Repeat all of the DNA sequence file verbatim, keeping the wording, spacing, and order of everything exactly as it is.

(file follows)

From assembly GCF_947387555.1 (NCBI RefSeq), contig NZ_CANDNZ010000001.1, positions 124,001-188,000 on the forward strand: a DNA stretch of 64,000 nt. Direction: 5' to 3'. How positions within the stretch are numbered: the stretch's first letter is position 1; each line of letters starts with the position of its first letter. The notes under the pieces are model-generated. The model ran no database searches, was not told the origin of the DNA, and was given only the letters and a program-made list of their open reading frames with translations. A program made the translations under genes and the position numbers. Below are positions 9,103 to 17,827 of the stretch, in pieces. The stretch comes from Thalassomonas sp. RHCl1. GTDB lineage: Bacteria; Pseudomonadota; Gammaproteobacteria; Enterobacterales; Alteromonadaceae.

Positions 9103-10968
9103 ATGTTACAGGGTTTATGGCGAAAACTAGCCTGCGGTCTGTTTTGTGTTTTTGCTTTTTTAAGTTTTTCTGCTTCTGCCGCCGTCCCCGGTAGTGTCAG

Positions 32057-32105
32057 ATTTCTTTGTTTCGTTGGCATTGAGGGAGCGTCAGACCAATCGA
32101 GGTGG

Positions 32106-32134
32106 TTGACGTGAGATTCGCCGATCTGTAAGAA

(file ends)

From assembly GCF_947387555.1 (NCBI RefSeq), contig NZ_CANDNZ010000001.1, positions 124,001-188,000 on the forward strand: a DNA stretch of 64,000 nt. Direction: 5' to 3'. How positions within the stretch are numbered: the stretch's first letter is position 1; each line of letters starts with the position of its first letter. The notes under the pieces are model-generated. The model ran no database searches, was not told the origin of the DNA, and was given only the letters and a program-made list of their open reading frames with translations. A program made the translations under genes and the position numbers. Below are positions 9,103 to 17,827 of the stretch, in pieces. The stretch comes from Thalassomonas sp. RHCl1. GTDB lineage: Bacteria; Pseudomonadota; Gammaproteobacteria; Enterobacterales; Alteromonadaceae.

Positions 9103-10968
9103 ATGTTACAGGGTTTATGGCGAAAACTAGCCTGCGGTCTGTTTTGTGTTTTTGCTTTTTTAAGTTTTTCTGCTTCTGCCGCCGTCCCCGGTAGTGTCAG

Positions 32057-32105
32057 ATTTCTTTGTTTCGTTGGCATTGAGGGAGCGTCAGACCAATCGA
32101 GGTGG

Positions 32106-32134
32106 TTGACGTGAGATTCGCCGATCTGTAAGAA